Sunday, April 18, 2010

Who's up for a quickie then?

I don't know which bit of the world you're reading this in, but in my bit, Melbourne, it's been a very lovely weekend. A couple of weeks ago Winter came crashing into the back of our cooling Summer with so much force it's amazing we didn't all get nose bleeds. (Just you then Kate).

But today it was the sort of Autumn day that other lesser Autumn days aspire to being. It lifted spirits and had me out and about and not inside writing the blogs i said i'd write.

So with that in mind i figured ya'll won't mind of we do a bit of a quick one this time.

And if we're keeping it simple, lets go pop, it is after all where the blog started.

Chew Lips are a London electro-pop three piece, formed in 2008 and in January this year released their first album "Unicorn". Like fellow electro poptarts La Roux, The XX or Magic Wands, the same 80's influences are all there, that feeling that you've heard it all before but also that involuntary reaction to toe tap along with the annoying familiarity of it all. They say their aim is to make "music that sounds so dated it doesn't date", and that they certainly do.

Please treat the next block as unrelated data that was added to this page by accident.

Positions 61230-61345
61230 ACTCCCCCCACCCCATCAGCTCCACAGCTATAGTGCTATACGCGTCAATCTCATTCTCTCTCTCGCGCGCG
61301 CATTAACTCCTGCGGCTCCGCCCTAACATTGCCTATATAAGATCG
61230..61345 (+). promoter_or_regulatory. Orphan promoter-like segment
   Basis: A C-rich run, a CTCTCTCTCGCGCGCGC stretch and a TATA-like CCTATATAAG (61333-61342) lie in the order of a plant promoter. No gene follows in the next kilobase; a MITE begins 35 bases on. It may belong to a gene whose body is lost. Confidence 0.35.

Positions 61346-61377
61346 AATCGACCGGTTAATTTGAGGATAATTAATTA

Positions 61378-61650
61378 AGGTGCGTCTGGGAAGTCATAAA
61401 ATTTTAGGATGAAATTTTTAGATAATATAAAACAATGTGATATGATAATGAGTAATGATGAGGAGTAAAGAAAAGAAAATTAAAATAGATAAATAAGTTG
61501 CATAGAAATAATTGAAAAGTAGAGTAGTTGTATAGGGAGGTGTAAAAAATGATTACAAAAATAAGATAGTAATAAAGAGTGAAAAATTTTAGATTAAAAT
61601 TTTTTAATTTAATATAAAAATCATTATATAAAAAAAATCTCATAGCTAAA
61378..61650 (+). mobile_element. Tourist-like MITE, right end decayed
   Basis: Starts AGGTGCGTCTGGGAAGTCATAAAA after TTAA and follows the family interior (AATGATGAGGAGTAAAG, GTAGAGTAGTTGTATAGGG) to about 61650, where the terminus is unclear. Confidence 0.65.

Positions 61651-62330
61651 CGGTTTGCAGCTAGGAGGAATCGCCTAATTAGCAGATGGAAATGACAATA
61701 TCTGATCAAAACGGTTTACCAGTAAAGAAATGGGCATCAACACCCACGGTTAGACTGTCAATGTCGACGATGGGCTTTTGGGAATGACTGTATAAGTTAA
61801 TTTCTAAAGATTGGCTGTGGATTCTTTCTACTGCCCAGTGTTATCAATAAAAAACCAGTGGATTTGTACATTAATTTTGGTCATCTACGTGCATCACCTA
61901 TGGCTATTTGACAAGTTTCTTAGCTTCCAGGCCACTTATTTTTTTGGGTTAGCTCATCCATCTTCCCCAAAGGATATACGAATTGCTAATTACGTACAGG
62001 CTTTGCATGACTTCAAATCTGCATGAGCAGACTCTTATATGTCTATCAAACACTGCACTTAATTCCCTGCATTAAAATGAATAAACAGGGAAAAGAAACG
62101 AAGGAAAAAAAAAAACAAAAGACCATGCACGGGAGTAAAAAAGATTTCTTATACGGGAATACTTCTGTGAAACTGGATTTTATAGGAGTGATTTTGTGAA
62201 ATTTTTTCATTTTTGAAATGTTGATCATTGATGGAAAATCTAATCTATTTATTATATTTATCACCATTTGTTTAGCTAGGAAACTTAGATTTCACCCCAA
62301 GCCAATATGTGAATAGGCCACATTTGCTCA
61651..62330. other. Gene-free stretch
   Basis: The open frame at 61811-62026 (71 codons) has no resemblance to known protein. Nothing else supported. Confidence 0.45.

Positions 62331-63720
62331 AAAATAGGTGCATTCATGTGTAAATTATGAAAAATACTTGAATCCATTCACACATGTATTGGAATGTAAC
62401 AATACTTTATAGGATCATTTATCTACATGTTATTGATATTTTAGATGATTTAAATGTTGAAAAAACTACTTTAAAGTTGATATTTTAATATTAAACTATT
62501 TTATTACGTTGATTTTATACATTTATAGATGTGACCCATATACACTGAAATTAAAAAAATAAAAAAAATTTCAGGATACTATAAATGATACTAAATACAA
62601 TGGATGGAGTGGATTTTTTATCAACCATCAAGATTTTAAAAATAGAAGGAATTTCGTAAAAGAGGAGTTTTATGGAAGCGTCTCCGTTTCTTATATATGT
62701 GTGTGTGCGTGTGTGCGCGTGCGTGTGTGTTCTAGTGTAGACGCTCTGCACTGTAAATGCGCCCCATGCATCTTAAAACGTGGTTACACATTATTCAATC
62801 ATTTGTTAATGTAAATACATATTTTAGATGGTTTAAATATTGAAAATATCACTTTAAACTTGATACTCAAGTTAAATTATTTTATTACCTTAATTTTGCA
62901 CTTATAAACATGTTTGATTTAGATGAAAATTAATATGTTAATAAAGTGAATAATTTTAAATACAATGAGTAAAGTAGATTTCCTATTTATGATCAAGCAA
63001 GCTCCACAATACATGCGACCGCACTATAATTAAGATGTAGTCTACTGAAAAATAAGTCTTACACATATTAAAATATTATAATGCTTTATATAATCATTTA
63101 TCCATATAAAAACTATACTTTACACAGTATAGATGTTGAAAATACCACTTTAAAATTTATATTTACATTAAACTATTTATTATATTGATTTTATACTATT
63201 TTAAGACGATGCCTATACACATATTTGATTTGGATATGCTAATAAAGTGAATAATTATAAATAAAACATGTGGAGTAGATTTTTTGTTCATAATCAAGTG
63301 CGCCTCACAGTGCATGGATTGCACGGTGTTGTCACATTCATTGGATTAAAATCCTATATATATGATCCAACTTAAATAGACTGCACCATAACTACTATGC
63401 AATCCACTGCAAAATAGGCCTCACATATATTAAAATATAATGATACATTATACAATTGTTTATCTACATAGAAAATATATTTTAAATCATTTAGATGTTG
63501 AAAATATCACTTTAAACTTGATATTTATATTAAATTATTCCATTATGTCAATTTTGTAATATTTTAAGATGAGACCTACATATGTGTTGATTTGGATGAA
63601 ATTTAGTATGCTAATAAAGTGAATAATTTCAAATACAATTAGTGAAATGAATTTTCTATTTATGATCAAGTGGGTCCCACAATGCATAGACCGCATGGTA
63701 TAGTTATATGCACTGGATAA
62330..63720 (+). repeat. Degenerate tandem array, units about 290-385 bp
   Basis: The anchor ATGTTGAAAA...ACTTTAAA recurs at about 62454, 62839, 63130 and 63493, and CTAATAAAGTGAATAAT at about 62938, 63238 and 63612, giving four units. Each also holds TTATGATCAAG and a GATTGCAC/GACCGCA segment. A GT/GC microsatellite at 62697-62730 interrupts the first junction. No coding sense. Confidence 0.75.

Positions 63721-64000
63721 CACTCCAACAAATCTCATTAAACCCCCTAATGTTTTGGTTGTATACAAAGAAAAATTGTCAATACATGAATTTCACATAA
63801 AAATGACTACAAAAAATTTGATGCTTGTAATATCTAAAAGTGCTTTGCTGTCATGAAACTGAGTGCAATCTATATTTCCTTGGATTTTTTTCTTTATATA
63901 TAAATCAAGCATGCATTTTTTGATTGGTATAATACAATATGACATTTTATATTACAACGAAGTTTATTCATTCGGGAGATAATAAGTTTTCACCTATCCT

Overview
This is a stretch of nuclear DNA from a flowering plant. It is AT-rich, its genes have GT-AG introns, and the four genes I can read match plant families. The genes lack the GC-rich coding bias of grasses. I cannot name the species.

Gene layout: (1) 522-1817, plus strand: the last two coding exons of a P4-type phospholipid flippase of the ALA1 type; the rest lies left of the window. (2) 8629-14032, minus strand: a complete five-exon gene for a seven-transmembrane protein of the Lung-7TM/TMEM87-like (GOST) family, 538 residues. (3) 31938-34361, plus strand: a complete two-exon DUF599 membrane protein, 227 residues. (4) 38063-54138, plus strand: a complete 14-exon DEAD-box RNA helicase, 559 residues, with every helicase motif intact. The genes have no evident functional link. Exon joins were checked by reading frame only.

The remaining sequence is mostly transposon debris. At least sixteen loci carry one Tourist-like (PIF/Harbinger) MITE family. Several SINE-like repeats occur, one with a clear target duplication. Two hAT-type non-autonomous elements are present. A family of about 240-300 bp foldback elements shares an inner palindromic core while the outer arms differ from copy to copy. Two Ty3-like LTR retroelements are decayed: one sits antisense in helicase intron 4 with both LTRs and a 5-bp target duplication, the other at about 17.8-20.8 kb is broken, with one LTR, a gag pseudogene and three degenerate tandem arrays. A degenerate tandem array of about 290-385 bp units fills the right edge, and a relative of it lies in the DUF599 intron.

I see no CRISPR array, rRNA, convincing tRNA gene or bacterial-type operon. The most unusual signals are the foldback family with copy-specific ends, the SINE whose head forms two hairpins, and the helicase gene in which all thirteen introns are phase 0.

There have been a couple of singles so far, but none are as good as this track. "Seven" is another bit of perfect pop, simple catchy riff, easy to remember chorus and great vocal. Like La Roux before her lead singer Tigs can really knock out a tune. I'm not looking for any deep meaning in there, it's not art, but as UK magazine The Fly said "Chew Lips make electronic pop that will get wedged in your brain from first listen".

Couldn't have said it better myself, so i won't try. But enough chat, have a listen.

And if you want to see how these kids do it, check this lounge room version out, it's sweet just for its simplicity.